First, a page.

Forum Comments

AR3 with ROS and MoveIt
In Robot Builds
Modify Teensy To Avoid Movement Break Limit Switch
In General Discussion
Dexter Ong
Feb 10, 2021
So I've also encountered this issue as well while writing my own calibration sequence and can add my findings to this discussion. I wasn't sure if it was due to a fault in my wiring but if others are facing it too, I figure it's worth sharing. I'm fairly certain that the spurious false readings are due to EMI noise from the motor cables. You can verify this by just reading the limit switches in a loop with the E-Stop on (24V to the motors disconnected), during which you should have clean LOW readings, and then reconnecting the 24V, after which you can observe the random HIGH readings. The reason why this hasn't been an issue with Chris's implementation of the calibration is the way the logic is handled. Not sure if it was intended or a nice coincidence. The motors are driven as long as the readings are LOW, instead of stopping permanently when a single HIGH reading is received. This allows the code to skip over the occasional HIGH readings and resume moving the joint on the next iteration of the loop. (There is still an edge case where all 6 limit switches are reporting false HIGH readings which would wrongly end the calibration, but I also have another theory in Point 3 for why this rarely happens as well). In KS's and my case, the code was driving the motors until a single HIGH reading was received and terminating thereafter, which exposed this issue. You can also expose this issue in Chris's calibration sequence by imposing a long delay if any of the switches are read as HIGH. The calibration sequence will immediately enter the delay. A strange observation I've made, though I may be mistaken on this, is that the false readings of the limit switches vary depending on which pins are being read. For example, just reading J3 limit switch in a loop will give consistent false readings, but when reading all 6 limit switches, there are false readings on some of the other switches but none on J3. This could be due to some capacitance in the teensy pins? Honestly I have no idea and haven't bothered to investigate further. What this does mean is that all 6 limit switches are unlikely to consistently give false readings simultaneously when being read at the same time, further helping to mask the issue. In conclusion, there is some EMI and other shenanigans going on, no idea if it's due to the limit switches, wiring, teensy or a combination of all of them. Short of re-wiring everything with shielded cables, adding a shunt capacitor to the limit switch signal line could perhaps help with the noise. Changing the limit switches to NC instead of NO would mask (not fix) the issue and allow actions to be triggered by the limit switch. For now though, I don't think it's a big issue functionally especially if the limit switches are only needed for calibration, so I haven't bothered to investigate further (in my case I now just read the pin consecutively a few times hah). It did make for an interesting puzzle.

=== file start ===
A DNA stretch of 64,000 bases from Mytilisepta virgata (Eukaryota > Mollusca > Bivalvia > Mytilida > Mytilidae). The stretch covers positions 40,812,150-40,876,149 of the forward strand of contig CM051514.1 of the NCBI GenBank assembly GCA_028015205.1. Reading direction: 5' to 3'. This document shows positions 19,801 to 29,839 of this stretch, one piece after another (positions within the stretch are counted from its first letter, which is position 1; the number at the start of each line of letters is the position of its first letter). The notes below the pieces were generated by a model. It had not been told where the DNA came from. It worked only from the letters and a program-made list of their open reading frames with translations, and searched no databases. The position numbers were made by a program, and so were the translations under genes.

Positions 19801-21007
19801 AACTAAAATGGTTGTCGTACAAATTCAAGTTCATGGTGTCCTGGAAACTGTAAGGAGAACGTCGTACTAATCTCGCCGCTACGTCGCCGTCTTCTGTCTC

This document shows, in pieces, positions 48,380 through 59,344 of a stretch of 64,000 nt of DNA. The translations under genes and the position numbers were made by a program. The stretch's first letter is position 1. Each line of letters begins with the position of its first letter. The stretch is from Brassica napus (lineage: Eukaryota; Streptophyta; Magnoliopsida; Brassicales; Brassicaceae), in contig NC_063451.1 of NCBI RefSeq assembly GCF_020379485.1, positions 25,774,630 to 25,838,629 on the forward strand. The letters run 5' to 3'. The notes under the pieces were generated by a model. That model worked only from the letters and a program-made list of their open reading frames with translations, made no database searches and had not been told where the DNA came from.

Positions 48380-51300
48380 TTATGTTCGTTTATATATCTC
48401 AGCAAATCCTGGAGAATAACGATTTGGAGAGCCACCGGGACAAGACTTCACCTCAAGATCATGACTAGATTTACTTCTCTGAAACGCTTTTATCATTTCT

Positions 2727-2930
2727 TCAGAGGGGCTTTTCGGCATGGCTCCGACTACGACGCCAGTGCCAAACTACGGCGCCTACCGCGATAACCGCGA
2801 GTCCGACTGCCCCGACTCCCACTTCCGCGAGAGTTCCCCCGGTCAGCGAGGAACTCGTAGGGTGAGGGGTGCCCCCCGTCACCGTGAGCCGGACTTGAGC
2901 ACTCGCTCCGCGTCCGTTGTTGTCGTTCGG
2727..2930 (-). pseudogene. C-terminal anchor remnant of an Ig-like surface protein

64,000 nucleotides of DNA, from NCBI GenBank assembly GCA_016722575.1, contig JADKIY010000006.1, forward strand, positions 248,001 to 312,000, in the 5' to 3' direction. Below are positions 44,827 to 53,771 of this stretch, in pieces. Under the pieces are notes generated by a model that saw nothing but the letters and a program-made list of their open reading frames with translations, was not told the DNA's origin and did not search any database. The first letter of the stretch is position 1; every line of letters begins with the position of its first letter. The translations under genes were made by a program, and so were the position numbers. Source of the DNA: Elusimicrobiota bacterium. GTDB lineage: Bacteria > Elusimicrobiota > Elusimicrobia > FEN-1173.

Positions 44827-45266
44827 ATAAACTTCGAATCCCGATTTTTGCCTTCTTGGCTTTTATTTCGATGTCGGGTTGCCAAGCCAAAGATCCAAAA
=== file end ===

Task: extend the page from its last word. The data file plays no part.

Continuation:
0
0

Dexter Ong

More actions